Five Common Blunders That Stop Startup Businesses in Their Tracks
- by siteadmin
Being self-employed is the dream of many. But as one self-employed person quipped, “I used to work for a boss; now I work for a tyrant.” You’re the first hired, and the last to get paid. Undaunted, people launch themselves in various self-employment projects.
But having found themselves on the self-employed merry-go-round, many people find the journey tougher going than they anticipated. For a lot of people it results in early retirement from self-employment and a loss of confidence in entrepreneurial activity.
The blunders people make, however, are readily overcome with a little planning and thought.
I’ve identified five common blunders, any one of which can bring a business crashing down around the owner’s head.
1. Lack of funds
Business needs money. You soon find it does little else but consume funds — lots of it.
If nothing else, the business needs to provide a source of income for the business owner, not as profits to the owner but as a wage or salary to an employee. Nearly every small business I have been in (including my own in the early days) fails to pay the business owner a market wage. Not paying these kinds of expenses hides the true cost of running a business.
While owners may forgo income in the short term to get the business rolling, most business people do this because they don’t have the funds. If they don’t have funds to pay appropriate wages to the workers (themselves), then they probably don’t have adequate funds for sales and marketing of the business. Or perhaps they don’t carry some of the insurances a business really needs to protect it from disaster.
Lack of funds, however, is a symptom, not the problem. The problem here is either poor sales, or poor expenditure control — or both.
2. Too Much Debt
To solve the funding problem many business owners borrow to get the business going. But borrowing money can lead to some unexpected results.
Borrowing large sums of money when you have not learned to manage such amounts can easily lead to disaster. One business I know exhibited this problem. The new owners obtained a $50,000 loan to get the business going, and spent a huge portion of it leasing prime office space and furnishing it to a very high standard. Rather than apply the funds to marketing and sales, they spent it on appearances. They lasted about three months before they shut the door.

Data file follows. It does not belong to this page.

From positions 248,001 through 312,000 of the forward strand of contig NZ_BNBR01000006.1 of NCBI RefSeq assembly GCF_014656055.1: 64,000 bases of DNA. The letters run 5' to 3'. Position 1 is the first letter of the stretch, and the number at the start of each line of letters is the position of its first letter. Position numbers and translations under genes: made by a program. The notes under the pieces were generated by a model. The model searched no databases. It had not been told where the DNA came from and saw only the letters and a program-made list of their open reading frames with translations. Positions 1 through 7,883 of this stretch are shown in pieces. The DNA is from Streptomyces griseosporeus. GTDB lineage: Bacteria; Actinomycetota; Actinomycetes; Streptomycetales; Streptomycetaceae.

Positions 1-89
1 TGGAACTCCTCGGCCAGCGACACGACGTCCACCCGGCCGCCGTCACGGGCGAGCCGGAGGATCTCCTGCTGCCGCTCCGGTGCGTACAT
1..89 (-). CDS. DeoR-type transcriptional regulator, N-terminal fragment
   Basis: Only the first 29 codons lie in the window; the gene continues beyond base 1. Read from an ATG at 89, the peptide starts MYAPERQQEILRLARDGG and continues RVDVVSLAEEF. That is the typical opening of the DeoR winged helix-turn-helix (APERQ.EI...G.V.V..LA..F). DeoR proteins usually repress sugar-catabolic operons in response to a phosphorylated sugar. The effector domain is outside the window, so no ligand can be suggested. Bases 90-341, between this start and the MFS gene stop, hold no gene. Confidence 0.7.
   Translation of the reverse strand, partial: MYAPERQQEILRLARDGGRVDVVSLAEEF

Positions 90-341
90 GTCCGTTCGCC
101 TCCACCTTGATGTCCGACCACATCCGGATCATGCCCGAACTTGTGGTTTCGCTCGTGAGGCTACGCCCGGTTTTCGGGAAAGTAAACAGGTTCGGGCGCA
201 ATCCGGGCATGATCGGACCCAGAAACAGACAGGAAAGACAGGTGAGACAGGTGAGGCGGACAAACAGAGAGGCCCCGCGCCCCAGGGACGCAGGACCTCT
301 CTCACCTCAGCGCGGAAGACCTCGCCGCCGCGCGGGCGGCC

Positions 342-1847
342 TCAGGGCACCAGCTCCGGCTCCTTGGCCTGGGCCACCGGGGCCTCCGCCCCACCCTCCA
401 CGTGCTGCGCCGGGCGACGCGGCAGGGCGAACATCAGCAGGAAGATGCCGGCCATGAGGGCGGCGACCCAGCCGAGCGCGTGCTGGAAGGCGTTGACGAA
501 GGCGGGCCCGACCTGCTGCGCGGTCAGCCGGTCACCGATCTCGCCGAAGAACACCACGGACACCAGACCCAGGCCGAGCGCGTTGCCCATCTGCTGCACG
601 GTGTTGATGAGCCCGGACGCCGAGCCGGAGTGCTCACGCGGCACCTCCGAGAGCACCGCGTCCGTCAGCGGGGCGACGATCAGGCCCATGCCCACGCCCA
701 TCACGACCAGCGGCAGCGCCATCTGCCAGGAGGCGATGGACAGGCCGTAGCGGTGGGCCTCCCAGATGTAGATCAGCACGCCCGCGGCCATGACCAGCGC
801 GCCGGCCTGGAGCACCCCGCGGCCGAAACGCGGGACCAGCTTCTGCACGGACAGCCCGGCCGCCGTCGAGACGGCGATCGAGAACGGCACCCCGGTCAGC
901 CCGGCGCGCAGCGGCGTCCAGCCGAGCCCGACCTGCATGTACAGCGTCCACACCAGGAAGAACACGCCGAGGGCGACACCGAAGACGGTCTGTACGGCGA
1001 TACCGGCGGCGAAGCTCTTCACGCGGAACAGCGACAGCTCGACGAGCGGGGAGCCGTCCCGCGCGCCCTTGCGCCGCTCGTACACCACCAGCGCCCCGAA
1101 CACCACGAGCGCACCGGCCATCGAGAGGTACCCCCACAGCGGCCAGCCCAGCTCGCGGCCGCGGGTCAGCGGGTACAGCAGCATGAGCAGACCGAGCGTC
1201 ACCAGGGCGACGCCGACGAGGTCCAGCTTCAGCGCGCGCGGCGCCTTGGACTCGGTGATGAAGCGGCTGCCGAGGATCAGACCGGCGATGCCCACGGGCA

3. Poor Pricing
The way many businesses get started is by pricing themselves at the lower end of the market. This pricing strategy has nothing to do with pricing for results. It is just that the business owner really does not have the courage to ask the higher prices that established businesses are charging.
The under-priced business owner soon finds that his customers really don’t appreciate him or the fact that he’s so cheap. He finds that his customers soon drift off to do business with the higher priced people in town, leaving him to find a new customer to replace the one he has lost.
It takes a year or so (sometimes a lot longer) of operating like this before the business owner decides he has little to lose if he puts up his prices. So he timidly asks the next customer to pay more, finds he gets no rejection on the basis of price, and finds now he can afford to offer a better quality service or product to the customer.
Since people do not buy on price but on value, the business owner is beginning to learn that his price is not as important as the value he brings to his customer.
4. Poor Sales and Marketing
Business takes place only when a sale has been made. Yet many attempt business without the skills of finding customers or making a sale. Somehow they believe that customers will walk in the door and all will be well. But too many startup business owners are weak in the these areas. Therefore, the business suffers.
Often the lack of marketing skills is tied with the lack of funds. Somehow business owners have to find a way to tell people the business exists and why they should do business with it. This might be done through radio, TV or newspaper, or internet advertising, telephone calls, direct mail, or personal calls. But however, it is done, it will cost money – lots of it.
5. Poor Management and Leadership
The common mistakes listed above all fall under a general heading: poor management and leadership. This, above all determines the success of the business. And while it is not necessary to get every step in business right, you have to do enough right things to make the business work properly.
Startup businesses are driven by a vision of the business owner. Too often that vision cannot be articulated clearly and translated into economic results (profits) for the business. Unless that vision is translated into goals and activities in the business, failure looms higher on the horizon. Good management practices are needed to bring the vision to fruition.
Being self-employed is the dream of many. But as one self-employed person quipped, “I used to work for a boss; now I work for a tyrant.” You’re the first hired, and the last to get paid. Undaunted, people launch themselves in various self-employment projects. But having found themselves on the self-employed merry-go-round, many people find…